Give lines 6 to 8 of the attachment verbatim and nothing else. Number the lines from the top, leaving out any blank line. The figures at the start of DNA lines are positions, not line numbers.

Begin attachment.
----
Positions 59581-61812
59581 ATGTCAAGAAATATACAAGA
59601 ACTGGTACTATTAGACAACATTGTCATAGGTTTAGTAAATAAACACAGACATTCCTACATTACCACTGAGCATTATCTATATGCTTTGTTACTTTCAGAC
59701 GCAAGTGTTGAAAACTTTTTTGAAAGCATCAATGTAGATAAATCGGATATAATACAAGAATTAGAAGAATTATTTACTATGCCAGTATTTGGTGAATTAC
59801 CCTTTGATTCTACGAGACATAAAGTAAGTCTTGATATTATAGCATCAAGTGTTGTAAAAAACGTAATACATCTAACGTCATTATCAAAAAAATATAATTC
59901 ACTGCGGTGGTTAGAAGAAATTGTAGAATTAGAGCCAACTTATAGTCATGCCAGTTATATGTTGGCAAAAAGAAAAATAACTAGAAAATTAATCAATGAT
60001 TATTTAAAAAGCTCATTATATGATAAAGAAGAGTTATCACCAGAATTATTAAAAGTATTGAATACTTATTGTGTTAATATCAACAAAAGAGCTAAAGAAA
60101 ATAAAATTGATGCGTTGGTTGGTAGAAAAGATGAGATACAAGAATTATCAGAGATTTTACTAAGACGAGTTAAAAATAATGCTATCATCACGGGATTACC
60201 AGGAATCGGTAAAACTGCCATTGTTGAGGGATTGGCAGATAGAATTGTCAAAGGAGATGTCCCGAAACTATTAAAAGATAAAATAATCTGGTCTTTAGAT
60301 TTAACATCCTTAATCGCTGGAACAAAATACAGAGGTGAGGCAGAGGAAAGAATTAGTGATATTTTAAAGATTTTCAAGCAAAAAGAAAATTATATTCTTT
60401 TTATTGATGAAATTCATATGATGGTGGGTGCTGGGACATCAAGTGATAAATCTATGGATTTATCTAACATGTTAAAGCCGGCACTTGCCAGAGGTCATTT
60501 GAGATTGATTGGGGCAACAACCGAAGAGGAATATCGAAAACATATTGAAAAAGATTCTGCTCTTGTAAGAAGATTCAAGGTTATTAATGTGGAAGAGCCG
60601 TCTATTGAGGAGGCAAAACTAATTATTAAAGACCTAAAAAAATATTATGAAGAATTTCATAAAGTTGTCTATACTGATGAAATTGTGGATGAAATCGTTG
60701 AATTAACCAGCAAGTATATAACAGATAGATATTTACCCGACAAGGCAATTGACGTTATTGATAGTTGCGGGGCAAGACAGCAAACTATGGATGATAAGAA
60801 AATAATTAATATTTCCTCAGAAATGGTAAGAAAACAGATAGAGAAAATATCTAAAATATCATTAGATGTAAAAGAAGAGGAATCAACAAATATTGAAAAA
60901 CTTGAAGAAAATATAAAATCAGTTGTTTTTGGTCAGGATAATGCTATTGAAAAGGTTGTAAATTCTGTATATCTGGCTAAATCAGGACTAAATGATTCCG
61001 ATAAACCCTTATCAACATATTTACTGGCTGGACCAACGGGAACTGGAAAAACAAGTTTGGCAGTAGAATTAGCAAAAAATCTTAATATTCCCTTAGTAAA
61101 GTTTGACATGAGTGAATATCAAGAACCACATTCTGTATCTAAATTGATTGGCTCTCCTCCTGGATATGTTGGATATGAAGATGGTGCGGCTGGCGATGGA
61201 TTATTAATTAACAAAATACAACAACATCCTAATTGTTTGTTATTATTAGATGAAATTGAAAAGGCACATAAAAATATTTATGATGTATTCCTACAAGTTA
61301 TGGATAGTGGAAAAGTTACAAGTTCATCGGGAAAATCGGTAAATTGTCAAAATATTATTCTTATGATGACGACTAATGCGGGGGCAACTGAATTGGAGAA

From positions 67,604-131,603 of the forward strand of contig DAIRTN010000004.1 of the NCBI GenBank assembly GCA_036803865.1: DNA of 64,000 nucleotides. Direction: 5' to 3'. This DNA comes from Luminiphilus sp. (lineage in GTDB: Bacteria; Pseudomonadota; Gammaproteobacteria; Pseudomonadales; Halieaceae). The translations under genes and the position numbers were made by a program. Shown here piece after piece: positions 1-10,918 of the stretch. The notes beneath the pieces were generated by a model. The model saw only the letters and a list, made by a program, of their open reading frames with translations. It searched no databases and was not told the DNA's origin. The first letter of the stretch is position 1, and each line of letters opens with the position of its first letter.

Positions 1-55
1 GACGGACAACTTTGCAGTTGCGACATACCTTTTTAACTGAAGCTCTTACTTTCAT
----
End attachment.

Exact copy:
59901 ACTGCGGTGGTTAGAAGAAATTGTAGAATTAGAGCCAACTTATAGTCATGCCAGTTATATGTTGGCAAAAAGAAAAATAACTAGAAAATTAATCAATGAT
60001 TATTTAAAAAGCTCATTATATGATAAAGAAGAGTTATCACCAGAATTATTAAAAGTATTGAATACTTATTGTGTTAATATCAACAAAAGAGCTAAAGAAA
60101 ATAAAATTGATGCGTTGGTTGGTAGAAAAGATGAGATACAAGAATTATCAGAGATTTTACTAAGACGAGTTAAAAATAATGCTATCATCACGGGATTACC